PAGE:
Larry Sheets, outfielder: “What is this parade everyone is talking about? Did we have one?”

Lucchino: “The parade in the rain! It’s the only parade I’ve ever known of for a second-place team. The parade was something that was suggested for us from the business community and the mayor. We were happy to do it. We couldn’t quite believe it, but I think people saw the gigantic leap forward.”

Ripken: “I don’t remember the parade.”

Johnson: “I think it was raining. I remember Frank [Robinson] being real animated and Frank wasn’t that kind of person. But he was caught up in it. We had a great season.”

Williamson: “I remember thinking, ‘We’re going to have a parade? Last time I checked, we came in second.’ The way the year ended for me, I really didn’t want to be out there. But people were really nice to me.”

Olson: “That was, in hindsight, kind of weird. But I think Orioles fans wanted one more day. Give us one more day with these guys. Baseball is too short of a lifespan. Too short of a memory. I don’t have any other explanation for why we’d have a parade for coming in second place, but we did!"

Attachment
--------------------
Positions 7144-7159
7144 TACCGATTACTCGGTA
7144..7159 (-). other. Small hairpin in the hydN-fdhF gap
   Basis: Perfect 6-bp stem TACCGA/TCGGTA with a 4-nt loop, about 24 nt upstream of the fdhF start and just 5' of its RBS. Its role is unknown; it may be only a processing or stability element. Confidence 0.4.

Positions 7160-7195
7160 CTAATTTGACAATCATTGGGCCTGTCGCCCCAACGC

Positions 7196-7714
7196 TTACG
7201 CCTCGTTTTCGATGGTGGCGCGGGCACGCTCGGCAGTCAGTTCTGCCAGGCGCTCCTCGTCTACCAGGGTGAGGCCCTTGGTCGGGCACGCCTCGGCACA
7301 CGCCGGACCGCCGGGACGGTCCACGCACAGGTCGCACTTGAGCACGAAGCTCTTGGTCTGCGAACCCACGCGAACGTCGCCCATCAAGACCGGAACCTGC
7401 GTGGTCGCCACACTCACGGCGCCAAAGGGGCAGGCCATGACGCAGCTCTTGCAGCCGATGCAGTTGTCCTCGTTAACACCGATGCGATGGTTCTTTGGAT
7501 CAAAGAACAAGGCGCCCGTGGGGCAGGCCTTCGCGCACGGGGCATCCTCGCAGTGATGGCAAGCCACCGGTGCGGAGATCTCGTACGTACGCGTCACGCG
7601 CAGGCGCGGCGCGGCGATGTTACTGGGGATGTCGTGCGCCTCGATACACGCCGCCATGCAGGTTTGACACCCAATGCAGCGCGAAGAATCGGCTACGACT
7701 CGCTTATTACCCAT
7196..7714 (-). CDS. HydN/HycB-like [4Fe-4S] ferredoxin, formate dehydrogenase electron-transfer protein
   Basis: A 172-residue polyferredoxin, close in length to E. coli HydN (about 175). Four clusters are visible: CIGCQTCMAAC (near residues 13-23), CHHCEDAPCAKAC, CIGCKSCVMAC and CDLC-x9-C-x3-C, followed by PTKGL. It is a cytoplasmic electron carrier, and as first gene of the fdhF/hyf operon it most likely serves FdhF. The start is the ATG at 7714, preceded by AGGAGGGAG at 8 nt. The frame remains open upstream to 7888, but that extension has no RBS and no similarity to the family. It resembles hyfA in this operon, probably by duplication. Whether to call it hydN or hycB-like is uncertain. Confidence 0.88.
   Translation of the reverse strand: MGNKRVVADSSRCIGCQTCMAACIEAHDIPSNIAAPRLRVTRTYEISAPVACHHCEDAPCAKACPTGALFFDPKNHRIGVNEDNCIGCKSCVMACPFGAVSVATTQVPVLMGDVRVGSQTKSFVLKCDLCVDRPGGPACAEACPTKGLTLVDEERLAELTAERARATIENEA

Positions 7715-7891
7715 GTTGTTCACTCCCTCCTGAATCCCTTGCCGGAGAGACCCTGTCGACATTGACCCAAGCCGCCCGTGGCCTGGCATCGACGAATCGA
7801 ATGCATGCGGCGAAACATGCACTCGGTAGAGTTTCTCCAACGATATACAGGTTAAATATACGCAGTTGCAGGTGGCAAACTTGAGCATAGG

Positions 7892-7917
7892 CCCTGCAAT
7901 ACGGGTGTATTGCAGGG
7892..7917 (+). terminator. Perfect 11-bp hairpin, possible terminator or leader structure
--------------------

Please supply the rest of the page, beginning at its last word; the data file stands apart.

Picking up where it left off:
Steinberg: "Just to be a participant in such a galvanizing, unifying civic movement was such an honor. Think about what that team did. Even though we lost, to have a parade? Frank Robinson said: ‘I’m finishing second and getting a parade? I finished second in San Francisco and got fired!’”

Ripken Jr.: “Even though we came up a little bit short in the end, we were able to surprise the whole league. And we darn near pulled it off.”

Kurkjian: “It reaffirmed my faith in baseball: As soon as you think you understand it, you realize that you don’t. It also reaffirmed my faith that baseball is the one sport that the player or team can go from really bad to really good in a short amount of time, and the '89 Orioles were a classic example of that.”

Ripken Jr.: “For us as a team, it was about hoping when hope was lost. Hope is a wonderful thing, and sometimes we need something to help you believe there is hope.”